(B2) The difficulty of constituting the contact group created by the Europeans for Venezuela as well as its incongruous side raise questions. Couldn’t we have a more reactive European diplomacy?
To be sure, you have to bring together as many countries as possible and have a single voice. Certainly, it is important to take care not to offend the sensitivities of some and the interests of others. But there is a moment when you have to ask yourself: how far do you have to go to be inclusive? Is it necessary to speak in a single voice, if it is to speak in a low voice? Can we not be more present and quick when a crisis appears in a given country? These are reflections that are made in European corridors. I would add one: why did we abandon the tools used a few years ago, which no doubt had faults, but also qualities? Two ‘tools’ could easily be resurrected.
First tool: Appointing a special envoy or representative for a crisis zone
A sort of missi dominici, responsible for commuting between the various parties to restore the threads of dialogue, the special envoy or special representative (see box) was responsible of representing the face of Europe in a crisis and identifying possible solutions.
This task could be entrusted to a ‘politician’ (former Minister of Foreign Affairs, former Prime Minister, former European Commissioner) or a former senior official from a national diplomatic service (secretary general, etc.), and not just to a simple diplomat. This would have some advantages: relieving the High Representative of some negotiating tasks; associating other people with European diplomacy, to have a political vision of a crisis and not only a diplomatic one.
In order to succeed, this function must remain temporary, only during the crisis. It is imperative to avoid this function becoming embedded afterwards and taking the place of ordinary diplomacy. This is too often the case with the special representatives currently on the job who often have little to do with crisis management (1). As soon as the acute crisis is over, the task should fall to the usual diplomats.
Second tool: Appointing a troïka or a pair of Member States
This method may seem ancestral today. Indeed, it dates from before the Lisbon Treaty and the concentration of powers in the hands of the High Representative. It proceeded from the three rotating presidencies. It had an advantage: to involve three countries, sometimes very different, closely in solving a problem. Today, the existence of the High Representative makes the obligation obsolete. However, it does not deny the effectiveness of the process or the possibility of using it.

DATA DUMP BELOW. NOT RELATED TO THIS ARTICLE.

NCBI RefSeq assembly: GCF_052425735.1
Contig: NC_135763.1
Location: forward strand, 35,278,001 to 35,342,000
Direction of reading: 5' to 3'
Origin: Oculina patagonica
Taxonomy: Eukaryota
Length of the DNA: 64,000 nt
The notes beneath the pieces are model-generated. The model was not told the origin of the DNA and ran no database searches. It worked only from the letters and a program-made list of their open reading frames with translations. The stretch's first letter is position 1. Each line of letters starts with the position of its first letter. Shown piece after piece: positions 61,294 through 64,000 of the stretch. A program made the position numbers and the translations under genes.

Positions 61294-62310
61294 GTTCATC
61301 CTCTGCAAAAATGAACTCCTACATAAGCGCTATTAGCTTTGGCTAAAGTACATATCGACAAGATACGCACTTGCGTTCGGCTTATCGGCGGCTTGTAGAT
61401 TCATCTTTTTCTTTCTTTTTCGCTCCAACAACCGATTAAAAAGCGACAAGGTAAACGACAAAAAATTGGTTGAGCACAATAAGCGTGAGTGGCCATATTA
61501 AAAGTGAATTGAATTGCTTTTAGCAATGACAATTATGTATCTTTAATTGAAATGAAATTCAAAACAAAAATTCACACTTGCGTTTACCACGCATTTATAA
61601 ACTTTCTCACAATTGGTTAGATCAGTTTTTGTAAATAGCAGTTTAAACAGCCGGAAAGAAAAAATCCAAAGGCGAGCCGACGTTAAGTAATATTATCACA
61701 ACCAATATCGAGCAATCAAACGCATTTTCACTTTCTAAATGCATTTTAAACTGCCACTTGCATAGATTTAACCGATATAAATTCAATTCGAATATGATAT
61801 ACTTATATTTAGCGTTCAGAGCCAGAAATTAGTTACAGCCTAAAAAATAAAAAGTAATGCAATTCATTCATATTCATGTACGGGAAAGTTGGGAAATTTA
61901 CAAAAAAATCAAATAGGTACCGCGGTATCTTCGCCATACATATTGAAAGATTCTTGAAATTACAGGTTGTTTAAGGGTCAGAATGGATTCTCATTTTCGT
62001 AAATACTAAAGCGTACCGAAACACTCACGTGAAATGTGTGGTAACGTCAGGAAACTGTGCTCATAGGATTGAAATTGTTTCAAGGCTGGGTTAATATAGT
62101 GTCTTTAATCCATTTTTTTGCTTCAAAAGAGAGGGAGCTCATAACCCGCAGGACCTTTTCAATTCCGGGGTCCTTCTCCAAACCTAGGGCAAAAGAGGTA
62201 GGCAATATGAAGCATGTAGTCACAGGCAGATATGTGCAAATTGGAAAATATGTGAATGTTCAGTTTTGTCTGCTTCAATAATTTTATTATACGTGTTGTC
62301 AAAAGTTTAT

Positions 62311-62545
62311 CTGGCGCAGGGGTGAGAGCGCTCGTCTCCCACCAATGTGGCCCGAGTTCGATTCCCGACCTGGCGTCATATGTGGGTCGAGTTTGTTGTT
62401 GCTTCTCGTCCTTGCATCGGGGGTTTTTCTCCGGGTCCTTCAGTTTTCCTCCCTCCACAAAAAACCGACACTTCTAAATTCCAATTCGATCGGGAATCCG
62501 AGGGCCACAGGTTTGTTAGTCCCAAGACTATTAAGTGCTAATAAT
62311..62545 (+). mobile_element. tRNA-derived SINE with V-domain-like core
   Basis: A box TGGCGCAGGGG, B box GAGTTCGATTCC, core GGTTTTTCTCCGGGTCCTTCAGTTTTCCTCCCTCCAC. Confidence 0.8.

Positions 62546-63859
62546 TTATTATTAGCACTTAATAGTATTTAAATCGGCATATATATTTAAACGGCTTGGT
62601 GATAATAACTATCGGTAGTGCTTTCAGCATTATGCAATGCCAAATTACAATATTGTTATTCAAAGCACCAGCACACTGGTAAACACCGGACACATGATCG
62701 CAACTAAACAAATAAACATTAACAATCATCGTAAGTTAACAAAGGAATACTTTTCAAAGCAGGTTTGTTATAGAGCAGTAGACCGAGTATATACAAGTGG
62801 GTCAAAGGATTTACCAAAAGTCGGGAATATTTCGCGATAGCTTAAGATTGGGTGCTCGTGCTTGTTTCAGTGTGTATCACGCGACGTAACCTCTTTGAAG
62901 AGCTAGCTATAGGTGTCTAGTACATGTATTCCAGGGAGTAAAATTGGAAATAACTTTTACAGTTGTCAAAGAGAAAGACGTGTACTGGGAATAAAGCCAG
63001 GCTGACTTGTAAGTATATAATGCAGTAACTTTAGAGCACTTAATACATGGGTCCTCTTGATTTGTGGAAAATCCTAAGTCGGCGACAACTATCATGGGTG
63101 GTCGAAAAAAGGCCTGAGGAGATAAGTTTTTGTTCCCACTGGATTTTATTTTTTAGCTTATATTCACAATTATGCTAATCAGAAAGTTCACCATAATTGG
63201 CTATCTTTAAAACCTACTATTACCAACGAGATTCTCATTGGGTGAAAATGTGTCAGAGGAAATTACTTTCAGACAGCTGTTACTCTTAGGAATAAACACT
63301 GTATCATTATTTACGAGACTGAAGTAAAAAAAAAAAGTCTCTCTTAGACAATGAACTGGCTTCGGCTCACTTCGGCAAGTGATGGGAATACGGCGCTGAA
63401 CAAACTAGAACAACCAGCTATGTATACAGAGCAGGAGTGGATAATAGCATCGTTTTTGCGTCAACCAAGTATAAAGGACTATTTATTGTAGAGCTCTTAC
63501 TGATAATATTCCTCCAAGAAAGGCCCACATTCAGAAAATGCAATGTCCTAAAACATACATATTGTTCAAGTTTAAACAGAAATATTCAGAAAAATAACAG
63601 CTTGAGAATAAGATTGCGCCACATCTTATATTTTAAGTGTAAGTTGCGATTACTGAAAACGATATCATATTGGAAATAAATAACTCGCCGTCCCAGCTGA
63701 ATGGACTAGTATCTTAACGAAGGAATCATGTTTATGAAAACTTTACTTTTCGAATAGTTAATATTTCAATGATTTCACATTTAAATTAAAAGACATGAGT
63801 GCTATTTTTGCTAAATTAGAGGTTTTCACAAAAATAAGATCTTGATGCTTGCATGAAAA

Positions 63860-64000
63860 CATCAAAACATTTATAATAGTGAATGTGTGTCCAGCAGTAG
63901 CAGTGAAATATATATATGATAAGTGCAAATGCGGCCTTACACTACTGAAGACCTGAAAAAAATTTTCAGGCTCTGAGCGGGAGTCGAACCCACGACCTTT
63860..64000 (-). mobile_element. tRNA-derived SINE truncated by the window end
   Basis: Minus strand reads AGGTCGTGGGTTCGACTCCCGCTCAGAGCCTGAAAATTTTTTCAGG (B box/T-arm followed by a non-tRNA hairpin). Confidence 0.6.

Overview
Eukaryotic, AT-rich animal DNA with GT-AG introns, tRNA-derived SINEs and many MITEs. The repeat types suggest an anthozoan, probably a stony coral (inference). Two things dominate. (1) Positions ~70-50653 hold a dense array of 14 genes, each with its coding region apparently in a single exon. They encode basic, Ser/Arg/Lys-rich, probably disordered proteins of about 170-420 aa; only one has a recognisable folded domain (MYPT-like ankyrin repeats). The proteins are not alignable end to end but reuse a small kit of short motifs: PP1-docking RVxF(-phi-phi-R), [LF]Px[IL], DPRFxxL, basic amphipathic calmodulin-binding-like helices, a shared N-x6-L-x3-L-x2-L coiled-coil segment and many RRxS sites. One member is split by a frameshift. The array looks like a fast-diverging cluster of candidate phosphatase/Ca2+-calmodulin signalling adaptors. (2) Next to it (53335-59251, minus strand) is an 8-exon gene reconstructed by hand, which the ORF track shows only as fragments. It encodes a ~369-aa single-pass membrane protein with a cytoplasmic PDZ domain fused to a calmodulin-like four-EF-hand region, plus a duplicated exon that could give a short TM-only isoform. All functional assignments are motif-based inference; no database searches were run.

Having two or three European diplomacies, sometimes very different, conducting negotiations, illustrates both the diversity of approach of Europeans as well as their unique message. It has been used successfully, and continues to be, in solving the Iranian nuclear problem (E3 = France, Germany, United Kingdom). It remains customary for the question of Ukraine (E2 = France, Germany) or for the question of Yemen (E4 = France, Germany, United Kingdom + Italy). One could imagine other formats for other crises.
Instead of an overabundant and very late group (2), a troïka ‘Greece, Italy, Spain’ on Venezuela could have been interesting, with some being close to Maduro and others to Guaido. All very relevant, because of their historical or immigration ties with the country. We could associate a country which is ‘more neutral’ because it is less affected by the crisis, such as Romania which currently chairs the Union. That way, we would have quickly had a European-style ‘contact group’, which would have been set up at the start of the crisis, and not in the middle of it.
The two tools ‘special envoy’ and ‘troïka’ are not contradictory, they can be very well combined.
Special envoy or special representative
A subtle distinction exists. The special envoy can be created on an ad hoc basis by the High Representative or the European Commission according to a profile defined by the institution that creates him and financed from its internal budget (‘administration’ line of the EU budget). The EU Special Representative is a post provided for in the Treaty, which requires a proposal from the High Representative, a decision by the Member States, with a written mandate, published in the Official Journal. It is financed by a specific budget decided annually (within the ‘CFSP’ line of the EU budget).